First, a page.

Torchlight III – Review
Follow Genre: RPG, Dungeon Crawler
Developer: Echtra Inc.
Publisher: Perfect World Entertainment
Platform: PC
Tested on: PC

Torchlight III – Review

Site Score
Good: Visuals, Character building
Bad: Fort sometimes feels a bit useless, No real drive to keep pressing on
User Score
(1 votes)
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VN:F [1.9.22_1171]
Rating: 8.0/10 (1 vote cast)

It has been barely three months since we last played the Early Access version of Torchlight III. We noticed the game was already well underway of being finished, but still had some rough edges to smoothen out. We now dived back into our Torchlight adventure to see what had changed in this very short Early Access period. We still very much enjoyed the experience, but sometimes we didn’t know why we were actually killing monsters, and this was also combined with a small number of bugs and issues that were already present in the Beta version.


As Runic Games was taken over by a massive Chinese MMO giant, it’s no surprise the story was demoted to the backseat for this dungeon crawler adventure. You arrive at Trevail Point, which is under attack by a lot of nasty critters, and that’s basically all you’ll have to make do with for the first portion of the game. There are cinematics, here and there, but they will never truly steal the show, or make you feel like the story is actually important in this game.


Graphically the Torchlight series has always been a delight to look at. You’ll have very colorful areas, characters, enemies and even items to behold. While things can sometimes get a bit crowded and cluttered onscreen with loads of enemies swarming you, the effects of your skills and random loot dropping all around you, you truly are motivated to press on. The different classes have a few small variations when it comes to character creation, but it’s mainly the clothes that make the man (or woman), as your gear properly changes your beloved character(s). We did notice a bit of recycling when it came to actual boss battles. Even with only a few zones in-between, we already saw the same boss enemy models appear, and this actually made certain choices feel a bit lazy.

The story segments, which are hardly present, are done in a comic book-like style, which perfectly suits the overall colorful atmosphere of the game. These are quite static in nature, but do serve their purpose very well.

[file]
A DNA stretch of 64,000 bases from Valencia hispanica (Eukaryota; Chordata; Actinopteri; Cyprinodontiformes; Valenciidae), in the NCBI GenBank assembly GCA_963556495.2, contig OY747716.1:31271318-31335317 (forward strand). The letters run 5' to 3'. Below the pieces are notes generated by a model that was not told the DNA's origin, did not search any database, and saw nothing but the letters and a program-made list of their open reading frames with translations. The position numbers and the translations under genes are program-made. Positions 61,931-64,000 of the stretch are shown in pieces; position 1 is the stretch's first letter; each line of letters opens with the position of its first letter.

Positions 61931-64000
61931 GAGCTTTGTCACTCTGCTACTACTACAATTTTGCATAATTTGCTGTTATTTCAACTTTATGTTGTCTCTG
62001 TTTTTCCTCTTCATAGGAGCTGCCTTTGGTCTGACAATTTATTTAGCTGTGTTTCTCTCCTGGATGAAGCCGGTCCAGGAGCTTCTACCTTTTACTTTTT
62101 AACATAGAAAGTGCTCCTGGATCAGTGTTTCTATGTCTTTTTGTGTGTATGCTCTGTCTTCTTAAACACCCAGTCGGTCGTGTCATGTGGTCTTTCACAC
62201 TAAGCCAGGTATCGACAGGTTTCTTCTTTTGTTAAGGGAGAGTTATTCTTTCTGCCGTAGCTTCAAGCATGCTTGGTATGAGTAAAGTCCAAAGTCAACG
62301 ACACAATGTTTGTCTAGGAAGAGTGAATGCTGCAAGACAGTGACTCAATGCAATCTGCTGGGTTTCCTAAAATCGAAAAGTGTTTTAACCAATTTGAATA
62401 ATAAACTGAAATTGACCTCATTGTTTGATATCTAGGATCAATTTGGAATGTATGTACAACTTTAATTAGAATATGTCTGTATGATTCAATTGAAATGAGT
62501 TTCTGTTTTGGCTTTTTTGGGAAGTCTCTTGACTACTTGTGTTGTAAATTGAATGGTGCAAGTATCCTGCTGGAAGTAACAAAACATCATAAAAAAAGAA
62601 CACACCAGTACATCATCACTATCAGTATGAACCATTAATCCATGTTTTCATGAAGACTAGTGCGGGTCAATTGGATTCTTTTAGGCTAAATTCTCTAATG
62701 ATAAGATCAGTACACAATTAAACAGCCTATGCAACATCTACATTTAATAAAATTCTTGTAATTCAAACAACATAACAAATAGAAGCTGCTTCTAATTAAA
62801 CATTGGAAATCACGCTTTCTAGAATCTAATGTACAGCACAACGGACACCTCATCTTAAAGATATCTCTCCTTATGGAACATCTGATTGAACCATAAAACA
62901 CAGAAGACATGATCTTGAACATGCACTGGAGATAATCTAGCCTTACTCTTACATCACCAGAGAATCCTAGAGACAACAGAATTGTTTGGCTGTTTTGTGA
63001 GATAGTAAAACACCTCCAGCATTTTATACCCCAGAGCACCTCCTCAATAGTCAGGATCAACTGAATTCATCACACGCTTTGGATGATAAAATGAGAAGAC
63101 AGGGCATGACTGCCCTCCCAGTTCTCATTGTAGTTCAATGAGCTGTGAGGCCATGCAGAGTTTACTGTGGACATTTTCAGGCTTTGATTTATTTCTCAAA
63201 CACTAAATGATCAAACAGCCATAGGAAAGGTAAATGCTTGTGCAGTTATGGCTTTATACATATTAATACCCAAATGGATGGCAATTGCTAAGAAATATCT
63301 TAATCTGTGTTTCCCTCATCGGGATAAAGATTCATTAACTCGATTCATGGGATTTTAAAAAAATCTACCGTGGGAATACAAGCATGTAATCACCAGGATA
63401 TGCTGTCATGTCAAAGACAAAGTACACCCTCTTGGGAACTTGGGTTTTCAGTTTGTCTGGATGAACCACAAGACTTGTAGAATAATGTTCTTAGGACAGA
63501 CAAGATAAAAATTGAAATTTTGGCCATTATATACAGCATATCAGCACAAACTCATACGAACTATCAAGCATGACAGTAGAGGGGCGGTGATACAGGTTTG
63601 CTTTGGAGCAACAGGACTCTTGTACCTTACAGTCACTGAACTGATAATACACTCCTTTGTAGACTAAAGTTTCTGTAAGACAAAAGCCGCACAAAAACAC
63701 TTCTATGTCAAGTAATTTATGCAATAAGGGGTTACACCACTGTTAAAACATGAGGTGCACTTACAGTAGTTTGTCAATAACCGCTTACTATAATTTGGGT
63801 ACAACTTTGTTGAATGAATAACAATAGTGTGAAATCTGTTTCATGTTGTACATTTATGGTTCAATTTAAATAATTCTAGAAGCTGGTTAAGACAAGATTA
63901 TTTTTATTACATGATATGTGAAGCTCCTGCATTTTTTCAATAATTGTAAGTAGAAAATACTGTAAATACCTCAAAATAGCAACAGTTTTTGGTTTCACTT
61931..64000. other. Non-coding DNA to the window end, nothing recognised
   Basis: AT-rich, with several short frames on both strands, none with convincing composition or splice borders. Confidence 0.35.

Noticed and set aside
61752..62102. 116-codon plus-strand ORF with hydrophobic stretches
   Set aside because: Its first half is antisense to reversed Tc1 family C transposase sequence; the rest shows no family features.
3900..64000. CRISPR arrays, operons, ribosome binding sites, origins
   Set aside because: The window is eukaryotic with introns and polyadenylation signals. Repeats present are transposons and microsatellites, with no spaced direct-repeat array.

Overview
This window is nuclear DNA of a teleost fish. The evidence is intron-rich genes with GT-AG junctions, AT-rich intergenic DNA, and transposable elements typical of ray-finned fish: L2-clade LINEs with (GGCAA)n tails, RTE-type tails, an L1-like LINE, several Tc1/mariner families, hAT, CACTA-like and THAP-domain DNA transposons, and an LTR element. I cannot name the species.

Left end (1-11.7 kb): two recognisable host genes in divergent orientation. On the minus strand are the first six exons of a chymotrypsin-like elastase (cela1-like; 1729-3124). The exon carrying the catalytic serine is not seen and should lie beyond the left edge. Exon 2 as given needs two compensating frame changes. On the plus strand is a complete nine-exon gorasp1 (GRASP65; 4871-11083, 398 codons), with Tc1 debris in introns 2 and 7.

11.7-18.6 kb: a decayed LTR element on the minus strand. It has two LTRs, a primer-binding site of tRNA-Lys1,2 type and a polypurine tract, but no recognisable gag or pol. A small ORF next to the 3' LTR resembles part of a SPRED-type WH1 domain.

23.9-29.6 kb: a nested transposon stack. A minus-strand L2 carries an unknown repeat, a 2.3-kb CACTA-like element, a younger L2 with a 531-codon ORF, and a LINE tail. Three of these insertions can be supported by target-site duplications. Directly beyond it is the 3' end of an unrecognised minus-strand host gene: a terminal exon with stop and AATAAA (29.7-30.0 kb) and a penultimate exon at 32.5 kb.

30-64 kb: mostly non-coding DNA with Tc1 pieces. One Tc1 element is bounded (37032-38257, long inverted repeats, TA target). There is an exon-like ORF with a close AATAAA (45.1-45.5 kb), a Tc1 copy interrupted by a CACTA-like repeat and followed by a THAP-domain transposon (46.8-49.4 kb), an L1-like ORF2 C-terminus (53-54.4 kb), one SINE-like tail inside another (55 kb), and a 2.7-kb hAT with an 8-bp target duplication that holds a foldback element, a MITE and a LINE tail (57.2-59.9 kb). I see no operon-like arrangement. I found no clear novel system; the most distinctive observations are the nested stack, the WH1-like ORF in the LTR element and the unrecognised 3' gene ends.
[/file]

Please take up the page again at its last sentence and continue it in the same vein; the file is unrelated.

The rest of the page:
The sound of Torchlight III is decent, but nothing spectacular. There are a few proper background tracks, the effects do their jobs and the voice acting of the NPCs is nicely handled. It just never reaches the same cinematic quality of its competitor, Diablo III.


Torchlight III is very much still that Diablo-clone we came to enjoy and love. You’ll have to pick one of the four classes at the beginning of the game to start your journey. Torchlight spices things up a bit by adding a specific skill-tree per character after you choose a relic to begin with. This means that you can opt to, for example, deal continuous fire damage, shock your opponents or choose skills that can heal you over time. This creates a bit of variation in the otherwise fixed classes, who all only have two different skill branches to choose from. Nonetheless, you can still distribute skill points freely, and thus try out many different builds in the game.

The only difference with this one is that you have to choose if you want your character to be on the multiplayer servers or just want single-player characters. These cannot correspond to one another, so if you have a hefty cast of multiplayer characters, you will never be able to play them in your single-player campaign and vice versa.

In this newest installment of Torchlight, players get to build their own fort. Well, building might be an overstatement, but they get to decorate a small plot of land enclosed by castle-like walls, which are somewhat identical for every single player. In this tiny space, you can place a lot of decoration pieces, but also actual useful stalls and trinkets that can help you progress through the game. We do feel like most of these ‘useful’ items should have just been NPCs in the town, as you many different items, specific to each class, that actually all do the same thing.

As mentioned in the preview in July, the controls sometimes feel a bit dodgy. We sometimes feel like we’re not really in control when trying to click on enemies, or even when triggering skills. More than often a skill has already cooled down, becoming available again, yet still requires multiple presses before it actually triggers. This can sometimes be a bit annoying, just like actually being able to use health potions when your health is completely full.


Torchlight III is very much a fun entry in the series but as we said in the preview of the game, it feels close to being finished, but not quite completely yet. The game will present you with loads of hours of grinding, creating different builds, building your fort and so on, but it never truly tells you why. For a game such as this, the story value feels flimsy, and while many dungeon crawlers go without deep stories, Torchlight always gave Diablo a run for its money. While this one is fun to play in a group, the single-player value is somewhat dismissible and that’s just a shame. Nonetheless, fans of the series who love building characters will most definitely still enjoy this one.

VN:F [1.9.22_1171]
Rating: 8.0/10 (1 vote cast)
VN:F [1.9.22_1171]
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Torchlight III – Review, 8.0 out of 10 based on 1 rating

Aspiring ninja.

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